Cutting-edge mapping technology is critical for successfully 'flood proofing' the nation, according to one of Australia's most reputable water management advisors.
The message comes as calls for a nationwide approach to flood mapping have increased after extreme weather in New South Wales and Queensland over the past summer resulted in the second flood crisis for the east coast in as many years.
Areas such as Bundaberg and Grafton saw hundreds of millimetres of rain fall in single days, resulting in mass evacuations and more than half a billion dollars in insurance claims.
Speaking to an audience of more than 200 spatial professionals in Melbourne today, Water Technology Senior Principal Spatial Analyst Georgina Race said Geographic Information System (GIS) technology was integral to both preparing and responding to future flood events.
“GIS technology enables us to map the massive amounts of data that must be taken into consideration when projecting the outcome of large rainfall events,” Ms Race said.
“This data includes land elevation and characteristics, past flood levels, infrastructure building information and seawater levels.
“The technology brings all this information together and allows us to run modelling of the impacts of various rainfall scenarios – such as storm events, sea level rises and even new building and infrastructure developments – to understand the level of inundation that may take place.
“Once inundation is understood, people – from businesses, governments and even the general public – can make better decisions about how to put mitigation measures in place, where to build, how to manage emergency response, and determine numerous other measures that can help reduce the effects of flooding.”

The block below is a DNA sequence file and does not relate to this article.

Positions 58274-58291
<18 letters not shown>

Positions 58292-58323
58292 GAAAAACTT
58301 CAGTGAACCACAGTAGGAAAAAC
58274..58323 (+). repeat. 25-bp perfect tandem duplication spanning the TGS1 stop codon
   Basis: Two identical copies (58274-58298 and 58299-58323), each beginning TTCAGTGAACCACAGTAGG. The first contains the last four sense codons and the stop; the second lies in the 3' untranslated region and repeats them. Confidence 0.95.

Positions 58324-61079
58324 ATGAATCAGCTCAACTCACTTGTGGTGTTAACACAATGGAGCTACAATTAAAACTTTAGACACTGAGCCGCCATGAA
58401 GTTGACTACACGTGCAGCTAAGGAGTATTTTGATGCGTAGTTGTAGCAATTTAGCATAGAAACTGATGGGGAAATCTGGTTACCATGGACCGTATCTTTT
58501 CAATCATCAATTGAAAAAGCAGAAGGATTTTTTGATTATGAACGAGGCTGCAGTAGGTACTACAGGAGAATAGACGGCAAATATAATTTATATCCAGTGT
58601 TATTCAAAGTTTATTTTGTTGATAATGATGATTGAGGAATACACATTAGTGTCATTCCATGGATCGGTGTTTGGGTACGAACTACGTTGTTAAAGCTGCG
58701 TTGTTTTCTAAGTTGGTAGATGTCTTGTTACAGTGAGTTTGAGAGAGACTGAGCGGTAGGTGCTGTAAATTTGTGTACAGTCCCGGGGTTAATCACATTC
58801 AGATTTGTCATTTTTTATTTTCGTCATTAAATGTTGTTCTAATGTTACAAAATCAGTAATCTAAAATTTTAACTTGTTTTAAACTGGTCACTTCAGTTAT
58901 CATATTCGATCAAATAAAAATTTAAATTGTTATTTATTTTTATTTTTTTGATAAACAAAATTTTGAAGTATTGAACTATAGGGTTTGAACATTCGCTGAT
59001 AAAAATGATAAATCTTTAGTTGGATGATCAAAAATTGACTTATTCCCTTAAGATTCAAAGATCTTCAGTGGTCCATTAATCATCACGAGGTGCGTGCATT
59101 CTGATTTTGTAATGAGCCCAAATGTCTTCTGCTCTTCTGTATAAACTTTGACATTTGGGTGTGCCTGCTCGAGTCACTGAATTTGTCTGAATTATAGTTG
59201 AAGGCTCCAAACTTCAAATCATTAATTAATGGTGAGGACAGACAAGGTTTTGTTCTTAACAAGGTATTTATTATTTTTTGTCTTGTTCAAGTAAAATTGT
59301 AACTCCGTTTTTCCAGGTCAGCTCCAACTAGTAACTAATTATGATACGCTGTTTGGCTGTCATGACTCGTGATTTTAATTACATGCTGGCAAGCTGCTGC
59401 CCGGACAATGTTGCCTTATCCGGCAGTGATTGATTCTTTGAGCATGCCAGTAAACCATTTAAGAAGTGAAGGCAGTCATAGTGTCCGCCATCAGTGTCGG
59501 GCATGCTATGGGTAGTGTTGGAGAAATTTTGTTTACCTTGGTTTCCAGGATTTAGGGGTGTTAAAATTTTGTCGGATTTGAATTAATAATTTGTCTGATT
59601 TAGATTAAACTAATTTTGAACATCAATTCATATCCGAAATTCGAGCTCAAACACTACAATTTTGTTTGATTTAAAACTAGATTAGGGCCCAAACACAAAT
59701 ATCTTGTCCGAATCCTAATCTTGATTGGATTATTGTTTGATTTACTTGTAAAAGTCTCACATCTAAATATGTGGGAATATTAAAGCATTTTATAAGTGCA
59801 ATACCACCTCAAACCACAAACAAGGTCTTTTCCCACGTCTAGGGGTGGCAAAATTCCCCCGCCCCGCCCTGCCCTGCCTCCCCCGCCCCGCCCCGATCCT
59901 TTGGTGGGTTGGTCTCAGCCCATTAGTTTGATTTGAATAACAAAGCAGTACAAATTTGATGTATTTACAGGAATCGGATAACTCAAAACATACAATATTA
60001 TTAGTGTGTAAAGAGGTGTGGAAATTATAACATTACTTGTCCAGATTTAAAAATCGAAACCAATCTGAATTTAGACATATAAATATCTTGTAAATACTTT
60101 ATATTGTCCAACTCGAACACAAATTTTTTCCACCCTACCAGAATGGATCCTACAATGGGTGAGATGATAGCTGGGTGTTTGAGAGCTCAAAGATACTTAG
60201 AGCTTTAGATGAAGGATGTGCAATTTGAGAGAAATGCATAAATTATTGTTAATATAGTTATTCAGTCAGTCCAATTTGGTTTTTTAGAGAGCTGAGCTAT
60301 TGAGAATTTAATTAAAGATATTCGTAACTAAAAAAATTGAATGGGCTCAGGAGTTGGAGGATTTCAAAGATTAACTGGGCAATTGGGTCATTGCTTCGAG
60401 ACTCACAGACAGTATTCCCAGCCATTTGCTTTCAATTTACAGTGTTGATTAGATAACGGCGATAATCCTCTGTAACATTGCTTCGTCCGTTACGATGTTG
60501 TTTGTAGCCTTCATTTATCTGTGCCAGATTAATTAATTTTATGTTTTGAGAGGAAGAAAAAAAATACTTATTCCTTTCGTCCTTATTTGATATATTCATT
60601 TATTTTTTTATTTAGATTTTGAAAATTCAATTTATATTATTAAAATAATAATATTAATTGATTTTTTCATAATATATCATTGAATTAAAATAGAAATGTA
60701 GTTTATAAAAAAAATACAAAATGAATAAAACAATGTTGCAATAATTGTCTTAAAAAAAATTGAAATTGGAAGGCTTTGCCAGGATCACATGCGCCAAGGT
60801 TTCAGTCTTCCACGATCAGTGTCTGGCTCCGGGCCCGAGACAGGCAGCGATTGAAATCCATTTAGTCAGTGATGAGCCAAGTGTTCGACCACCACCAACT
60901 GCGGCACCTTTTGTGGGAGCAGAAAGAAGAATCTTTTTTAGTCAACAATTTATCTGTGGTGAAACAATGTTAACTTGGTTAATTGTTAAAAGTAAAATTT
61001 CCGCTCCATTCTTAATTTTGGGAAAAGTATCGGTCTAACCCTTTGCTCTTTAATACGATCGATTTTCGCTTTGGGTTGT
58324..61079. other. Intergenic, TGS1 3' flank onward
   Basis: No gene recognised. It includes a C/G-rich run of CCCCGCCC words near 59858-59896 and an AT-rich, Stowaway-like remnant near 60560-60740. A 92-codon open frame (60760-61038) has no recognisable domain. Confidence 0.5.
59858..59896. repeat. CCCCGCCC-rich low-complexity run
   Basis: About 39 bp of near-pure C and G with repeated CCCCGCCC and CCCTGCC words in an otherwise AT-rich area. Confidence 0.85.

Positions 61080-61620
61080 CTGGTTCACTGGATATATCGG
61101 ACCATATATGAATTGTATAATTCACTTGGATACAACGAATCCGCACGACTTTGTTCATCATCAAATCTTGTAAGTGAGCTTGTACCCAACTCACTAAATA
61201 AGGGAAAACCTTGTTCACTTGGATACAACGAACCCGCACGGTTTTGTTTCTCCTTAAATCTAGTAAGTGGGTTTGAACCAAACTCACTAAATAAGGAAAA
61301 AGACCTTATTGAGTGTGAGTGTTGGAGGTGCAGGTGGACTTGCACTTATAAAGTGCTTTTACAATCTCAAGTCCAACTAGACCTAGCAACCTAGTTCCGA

Using world-leading GIS technology from intelligent mapping consultants Esri Australia and hydrodynamic modelling, Water Technology provides flood and consultation services to a range of organisations from developers and insurers, to emergency services and all levels of government.
Esri Australia flood mapping expert Gary Johnson said pressure was building on local governments and developers to better utilise flood modelling to minimise the future flood risk.
“Flood modelling is crucial for local, state and federal governments to develop better planning strategies to deal with flood issues,” Mr Johnson said.
“Modelling can influence behaviours, ranging from property purchase decisions to motivating flood preparedness, so it’s critical that any flood mapping developed is spot-on.
“GIS technology is the only tool that can integrate the diverse range of spatial and modelling information available to create the most accurate picture of flooding and flood risk.
“During crises, GIS technology can deliver accurate, real-time data to the public and emergency services personnel during evacuation and response phases.”
Mr Johnson said the modelling was also valuable for insurance companies, who use the technology to better understand risk.
“Layering detailed flood models over residential or commercial property data enables insurers to more accurately and efficiently determine risk,” Mr Johnson said.
“The improvement in cover benefits both customers and insurers by reducing uncertainty, increasing competition, and ultimately driving transparency in providing householders with the information they need on living in flood-prone areas.”